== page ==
Potassium Sparing Diuretics
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Potassium sparing diuretics inhibit the reabsorption of sodium (and water) from the distal tubule by antagonising aldosterone. They have only a relatively weak diuretic effect. They reduce potassium excretion (hence the name “potassium sparing”).

  • Aldosterone causes the synthesis of more sodium channels. Spironolactone and eplerenone competitively bind to the receptors that cause this action.
  • Amiloride and triamterene have a different mechanism of action, and they directly block the sodium channels at the luminal surface of the renal tubule –¬†and hence reduce the¬†reabsorption of sodium.¬†

Aldosterone is thought to contribute to the pathophysiology of heart failure, and as such, potassium sparing diuretics are frequently used to treat heart failure. In fact, they are one of the only medical treatments for heart filature that improve long term outcome.

Spironolactone is the most commonly used potassium sparing diuretic.

When used in conjunction with loop diuretics or thiazide diuretics, potassium sparing diuretics can reduce the loss of potassium in the urine.

The kidney is complicated, you might want to read about renal physiology to help understand how diuretics work.


Potassium sparing diuretics e.g. spironolactone, eplerenone, amiloride, triamterene


These act at the distal DCT and the cortical collecting ducts. They competitively bind with aldosterone binding sites but do not activate the binding site as aldosterone would ‚Äď thus they inhibit the action of aldosterone. Thus, these only work in the presence of aldosterone.
These are the only diuretics that do not act on the luminal membrane of the nephron lumen.
Amiloride and triamterene have a different mechanism of action ‚Äď blocking the sodium channel at the lumen.
These drugs reduce sodium reabsoprtion by 2-3% and thus are the least effective of the diuretics, however, the effect of spironolactone is increased in the presence of hyperadrenalism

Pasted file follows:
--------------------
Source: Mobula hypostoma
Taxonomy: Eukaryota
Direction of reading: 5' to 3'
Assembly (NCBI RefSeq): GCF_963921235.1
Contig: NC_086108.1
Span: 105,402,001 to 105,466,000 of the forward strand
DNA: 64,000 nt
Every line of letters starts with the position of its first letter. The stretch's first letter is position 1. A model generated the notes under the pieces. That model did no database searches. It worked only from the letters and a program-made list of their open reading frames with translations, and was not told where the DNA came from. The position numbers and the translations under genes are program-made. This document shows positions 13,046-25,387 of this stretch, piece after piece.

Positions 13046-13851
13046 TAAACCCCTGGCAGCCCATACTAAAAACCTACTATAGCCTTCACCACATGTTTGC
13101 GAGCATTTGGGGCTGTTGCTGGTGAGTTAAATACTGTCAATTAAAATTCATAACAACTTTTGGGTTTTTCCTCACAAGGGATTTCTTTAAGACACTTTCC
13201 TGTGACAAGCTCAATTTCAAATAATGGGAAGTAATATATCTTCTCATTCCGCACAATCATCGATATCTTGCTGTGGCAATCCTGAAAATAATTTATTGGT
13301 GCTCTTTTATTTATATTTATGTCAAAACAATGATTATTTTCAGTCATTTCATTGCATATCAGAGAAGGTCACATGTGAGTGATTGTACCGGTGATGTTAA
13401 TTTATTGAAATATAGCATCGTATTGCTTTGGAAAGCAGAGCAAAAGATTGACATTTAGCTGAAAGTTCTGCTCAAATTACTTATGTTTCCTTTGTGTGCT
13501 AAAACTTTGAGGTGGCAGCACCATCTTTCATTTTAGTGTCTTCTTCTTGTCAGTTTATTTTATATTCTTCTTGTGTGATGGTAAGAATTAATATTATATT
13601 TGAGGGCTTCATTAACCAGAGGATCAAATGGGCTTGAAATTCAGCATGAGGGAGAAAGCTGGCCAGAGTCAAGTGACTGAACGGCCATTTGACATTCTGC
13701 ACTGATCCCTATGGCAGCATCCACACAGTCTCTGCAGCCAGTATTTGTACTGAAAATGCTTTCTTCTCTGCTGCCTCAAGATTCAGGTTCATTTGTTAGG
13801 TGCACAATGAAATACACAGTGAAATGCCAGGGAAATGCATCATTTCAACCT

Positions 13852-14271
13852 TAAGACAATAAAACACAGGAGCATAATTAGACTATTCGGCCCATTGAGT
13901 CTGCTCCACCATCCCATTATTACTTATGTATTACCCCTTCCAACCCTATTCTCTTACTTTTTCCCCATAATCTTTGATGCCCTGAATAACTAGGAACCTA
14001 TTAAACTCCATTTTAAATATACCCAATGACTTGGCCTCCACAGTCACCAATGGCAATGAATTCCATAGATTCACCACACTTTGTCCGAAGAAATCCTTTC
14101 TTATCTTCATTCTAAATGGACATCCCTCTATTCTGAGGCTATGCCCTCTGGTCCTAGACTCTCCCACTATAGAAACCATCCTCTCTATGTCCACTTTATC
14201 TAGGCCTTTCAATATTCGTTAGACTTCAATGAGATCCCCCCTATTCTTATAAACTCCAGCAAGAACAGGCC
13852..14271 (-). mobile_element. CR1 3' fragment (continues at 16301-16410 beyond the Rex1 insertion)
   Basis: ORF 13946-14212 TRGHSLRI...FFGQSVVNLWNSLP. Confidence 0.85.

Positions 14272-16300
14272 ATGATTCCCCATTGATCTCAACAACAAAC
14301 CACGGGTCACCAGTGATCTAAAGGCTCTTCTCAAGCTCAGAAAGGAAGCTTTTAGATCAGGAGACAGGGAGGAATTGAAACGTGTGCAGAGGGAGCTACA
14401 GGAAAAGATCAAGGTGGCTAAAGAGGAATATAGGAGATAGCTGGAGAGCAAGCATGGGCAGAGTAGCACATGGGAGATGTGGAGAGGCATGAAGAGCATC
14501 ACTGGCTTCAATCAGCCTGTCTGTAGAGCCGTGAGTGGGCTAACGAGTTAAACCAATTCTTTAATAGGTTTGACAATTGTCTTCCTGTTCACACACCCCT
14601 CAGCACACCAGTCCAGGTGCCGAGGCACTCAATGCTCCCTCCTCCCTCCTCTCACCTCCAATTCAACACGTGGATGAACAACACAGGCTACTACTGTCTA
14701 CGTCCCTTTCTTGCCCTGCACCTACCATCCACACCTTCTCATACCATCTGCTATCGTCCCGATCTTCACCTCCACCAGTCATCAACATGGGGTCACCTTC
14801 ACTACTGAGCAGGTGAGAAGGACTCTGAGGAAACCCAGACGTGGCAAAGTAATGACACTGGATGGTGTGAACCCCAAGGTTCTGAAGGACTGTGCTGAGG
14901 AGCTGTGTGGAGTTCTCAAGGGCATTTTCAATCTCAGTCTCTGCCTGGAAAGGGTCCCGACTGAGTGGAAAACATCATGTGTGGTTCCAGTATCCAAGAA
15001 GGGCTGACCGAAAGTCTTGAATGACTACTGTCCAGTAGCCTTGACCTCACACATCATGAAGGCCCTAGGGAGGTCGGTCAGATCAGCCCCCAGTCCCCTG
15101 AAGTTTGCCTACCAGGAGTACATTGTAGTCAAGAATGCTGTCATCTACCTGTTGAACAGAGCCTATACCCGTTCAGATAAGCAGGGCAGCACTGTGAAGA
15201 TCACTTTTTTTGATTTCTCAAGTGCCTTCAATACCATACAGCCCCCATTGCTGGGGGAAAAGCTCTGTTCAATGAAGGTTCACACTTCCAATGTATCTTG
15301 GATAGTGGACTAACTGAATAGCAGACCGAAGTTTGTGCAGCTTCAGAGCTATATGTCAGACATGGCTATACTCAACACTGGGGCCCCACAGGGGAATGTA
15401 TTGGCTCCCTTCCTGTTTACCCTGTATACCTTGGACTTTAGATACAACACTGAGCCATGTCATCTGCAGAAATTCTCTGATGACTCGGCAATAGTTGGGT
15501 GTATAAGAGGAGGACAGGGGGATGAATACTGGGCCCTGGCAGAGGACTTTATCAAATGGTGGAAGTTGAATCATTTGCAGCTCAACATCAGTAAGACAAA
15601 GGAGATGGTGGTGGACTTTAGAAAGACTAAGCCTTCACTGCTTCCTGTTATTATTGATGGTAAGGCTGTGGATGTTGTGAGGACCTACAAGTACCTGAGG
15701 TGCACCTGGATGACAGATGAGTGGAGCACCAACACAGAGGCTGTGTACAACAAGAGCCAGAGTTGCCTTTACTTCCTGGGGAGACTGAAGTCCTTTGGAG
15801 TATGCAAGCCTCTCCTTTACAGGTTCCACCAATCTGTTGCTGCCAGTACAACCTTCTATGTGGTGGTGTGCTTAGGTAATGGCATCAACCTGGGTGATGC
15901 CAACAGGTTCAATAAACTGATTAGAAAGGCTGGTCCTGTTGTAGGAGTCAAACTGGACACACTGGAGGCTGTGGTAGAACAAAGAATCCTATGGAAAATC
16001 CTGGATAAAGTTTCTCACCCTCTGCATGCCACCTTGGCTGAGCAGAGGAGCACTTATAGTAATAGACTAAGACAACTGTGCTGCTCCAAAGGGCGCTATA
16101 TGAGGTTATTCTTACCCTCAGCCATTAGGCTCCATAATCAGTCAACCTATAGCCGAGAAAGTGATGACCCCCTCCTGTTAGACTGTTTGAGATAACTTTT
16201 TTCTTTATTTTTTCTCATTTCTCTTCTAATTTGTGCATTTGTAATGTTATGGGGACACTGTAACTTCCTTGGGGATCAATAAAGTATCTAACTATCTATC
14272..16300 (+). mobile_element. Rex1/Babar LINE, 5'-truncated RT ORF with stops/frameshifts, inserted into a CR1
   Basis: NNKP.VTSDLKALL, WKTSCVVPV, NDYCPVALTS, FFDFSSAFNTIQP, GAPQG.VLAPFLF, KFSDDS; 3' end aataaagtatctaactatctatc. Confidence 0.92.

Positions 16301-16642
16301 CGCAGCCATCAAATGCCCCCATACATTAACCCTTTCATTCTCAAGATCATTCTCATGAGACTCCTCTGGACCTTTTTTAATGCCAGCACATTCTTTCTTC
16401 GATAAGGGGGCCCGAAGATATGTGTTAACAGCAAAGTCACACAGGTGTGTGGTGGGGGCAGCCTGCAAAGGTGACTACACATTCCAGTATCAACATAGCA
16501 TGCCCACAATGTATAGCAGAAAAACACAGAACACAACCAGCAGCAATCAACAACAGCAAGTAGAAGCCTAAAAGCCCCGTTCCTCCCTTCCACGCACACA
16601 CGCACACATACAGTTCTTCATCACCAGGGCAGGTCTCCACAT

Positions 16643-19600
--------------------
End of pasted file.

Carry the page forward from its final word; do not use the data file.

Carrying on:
These drugs are useful because they prevent loss of K+, because they act on this exchange mechanism. Thus, these drugs are often used in conjunction with other diuretics to prevent the hypokalaemia that they cause.
Spironolactone is metabolised quickly, but its metabolite, canrenone is probably responsible for most of its action. This has a long half-life, but this is not necessarily important, as it is the mechanism of the drug that determines the lasting effect. It may take a day before effects are seen, and maximal effects occur after 3-4 days.
The onset of amiloride and triamterene is much quicker.
You might want to red more about renal physiology and aldosterone, as well as a summary of effects of diuretics.

Unwanted effects

  • Hyperkalaemia¬†is more common in those with pre-existing renal disease or who are also taking ACE-inhibitors. Magnesium retention occurs, in contrast to the other diuretics. It also occurs in pre-existing renal disease, and their use should be avoided in severe renal impairment (see below).
  • Spironolactone is able to bind to oestrogen receptors. This can cause gynecomastia and impotence in men, and menstrual problems in women. Eplerenone has greater steroid receptor specificity and does not cause these problems.

Uses and indications

  • Heart failure
  • Causes of hyperaldosteronism (potassium sparing diuretics help to reduce oedema in these circumstances)
    • Liver Failure
  • Resistant hypertension

Contraindications and Cautions

  • Contraindicated Renal failure – typically contra-indicated if Creatinine clearance <30
    • Increases risk of hyperkalaemia
  • Pregnancy
    • Can cause feminisation of the male fetus
  • Breastfeeding – safe to use


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Dr Tom Leach

Dr Tom Leach MBChB DCH EMCert(ACEM) FRACGP currently works as a GP and an Emergency Department CMO in Australia. He is also a Clinical Associate Lecturer at the Australian National University, and is studying for a Masters of Sports Medicine at the University of Queensland. After graduating from his medical degree at the University of Manchester in 2011, Tom completed his Foundation Training at Bolton Royal Hospital, before moving to Australia in 2013. He started almostadoctor whilst a third year medical student in 2009. Read full bio

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